I have been told by the Police that, in order to get access to the evidence and to satisfy myself that the camera had been calibrated, I would have to allow the case to go to court.
If I do that, I would lose the opportunity to attend a driver/speed awareness course in lieu of 3 penalty points and the fine would be likely to be in excess of the £60 that would apply if I accept a fixed penalty notice. I do not really want to go to court. If I am satisfied that the evidence is sound, I would accept the penalty.
My question concerns the legality of the Police refusing to provide evidence unless I opt for court. I was told by another force a couple of years ago that, under Human Rights legislation, I must be able to see the evidence against me and that I cannot be penalised financially for doing so. Is this correct?
The Police Force handling this case have told me that this is primary legislation and it overrides the Human Rights Act. Is that so?
The police are right and you are wrong I’m afraid. You don’t get to see the evidence until you take the case to court. It’s not a matter of human rights. The fixed penalty offer is supposed to be a fast and cheap method of getting it over and done with. If you are convinced you were speeding then take the fixed penalty.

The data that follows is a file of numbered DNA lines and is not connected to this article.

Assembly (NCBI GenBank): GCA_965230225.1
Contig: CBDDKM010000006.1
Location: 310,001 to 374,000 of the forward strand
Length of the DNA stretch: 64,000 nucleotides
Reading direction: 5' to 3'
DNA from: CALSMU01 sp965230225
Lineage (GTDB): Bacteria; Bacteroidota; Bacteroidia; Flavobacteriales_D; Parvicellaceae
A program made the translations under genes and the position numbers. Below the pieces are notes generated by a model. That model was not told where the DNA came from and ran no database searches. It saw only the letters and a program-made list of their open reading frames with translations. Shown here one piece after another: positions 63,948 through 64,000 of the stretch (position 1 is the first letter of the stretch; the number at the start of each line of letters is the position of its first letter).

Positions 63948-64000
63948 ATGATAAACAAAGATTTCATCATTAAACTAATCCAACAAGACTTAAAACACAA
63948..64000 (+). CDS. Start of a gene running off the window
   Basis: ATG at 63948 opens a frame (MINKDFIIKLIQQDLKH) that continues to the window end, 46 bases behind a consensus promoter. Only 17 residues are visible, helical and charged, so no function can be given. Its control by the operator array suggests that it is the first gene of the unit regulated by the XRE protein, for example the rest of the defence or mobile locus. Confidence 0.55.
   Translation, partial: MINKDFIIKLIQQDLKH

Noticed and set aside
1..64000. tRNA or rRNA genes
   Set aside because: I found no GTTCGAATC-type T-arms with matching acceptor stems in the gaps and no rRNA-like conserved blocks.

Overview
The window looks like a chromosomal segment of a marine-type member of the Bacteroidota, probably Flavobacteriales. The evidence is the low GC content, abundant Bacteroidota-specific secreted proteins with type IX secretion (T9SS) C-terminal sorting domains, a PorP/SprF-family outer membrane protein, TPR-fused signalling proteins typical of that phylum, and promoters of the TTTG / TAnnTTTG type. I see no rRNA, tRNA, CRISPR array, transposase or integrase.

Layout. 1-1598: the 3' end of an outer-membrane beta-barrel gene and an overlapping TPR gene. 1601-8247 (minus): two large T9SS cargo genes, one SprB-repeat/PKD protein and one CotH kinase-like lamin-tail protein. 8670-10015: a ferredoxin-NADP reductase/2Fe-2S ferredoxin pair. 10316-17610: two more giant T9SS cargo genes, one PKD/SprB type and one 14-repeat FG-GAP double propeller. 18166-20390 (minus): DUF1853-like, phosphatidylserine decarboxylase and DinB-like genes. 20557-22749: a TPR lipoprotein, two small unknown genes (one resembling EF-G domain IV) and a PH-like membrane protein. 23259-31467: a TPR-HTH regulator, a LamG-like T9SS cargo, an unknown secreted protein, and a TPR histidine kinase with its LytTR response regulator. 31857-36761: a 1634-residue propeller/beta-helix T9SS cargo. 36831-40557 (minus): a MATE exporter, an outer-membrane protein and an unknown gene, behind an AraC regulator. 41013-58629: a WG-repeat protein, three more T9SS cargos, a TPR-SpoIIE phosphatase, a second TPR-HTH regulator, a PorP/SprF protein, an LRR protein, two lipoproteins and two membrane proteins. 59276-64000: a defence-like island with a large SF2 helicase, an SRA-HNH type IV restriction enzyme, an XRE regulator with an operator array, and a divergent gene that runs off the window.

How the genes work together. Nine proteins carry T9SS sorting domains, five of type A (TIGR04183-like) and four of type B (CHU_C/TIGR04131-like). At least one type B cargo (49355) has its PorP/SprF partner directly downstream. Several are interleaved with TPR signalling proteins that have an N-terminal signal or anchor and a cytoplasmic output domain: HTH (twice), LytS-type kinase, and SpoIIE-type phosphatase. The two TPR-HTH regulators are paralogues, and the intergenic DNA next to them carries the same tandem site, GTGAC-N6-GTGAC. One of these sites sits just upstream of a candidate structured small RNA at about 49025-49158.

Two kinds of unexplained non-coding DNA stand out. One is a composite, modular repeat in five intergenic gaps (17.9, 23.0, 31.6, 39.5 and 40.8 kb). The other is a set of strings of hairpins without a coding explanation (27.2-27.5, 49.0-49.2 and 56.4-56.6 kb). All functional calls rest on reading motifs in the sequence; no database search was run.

If you are sure you weren’t speeding then reject it and take the matter to court – but you will be at risk of higher fines and court costs if you lose.
A human rights argument would only kick in if you were being denied the right to a trial. You are not. The police are inviting you to take it to court and have a trial if you don’t accept that you were speeding. If they refused to show you the evidence at court you would have a similar argument.
I’m afraid you cannot have it every way. If you accept you were speeding take their offer – if you don’t then take it to court and fight it but accept the risks involved.
Come back to me if you would like my help and you are up for a fight.
Have you got any points already? If so, how many?
What is the speed alleged?
Sorry to be so robust but you have to understand that the police are in the stronger position right now and you are at risk of talking this up into court proceedings if you refuse to take the ticket.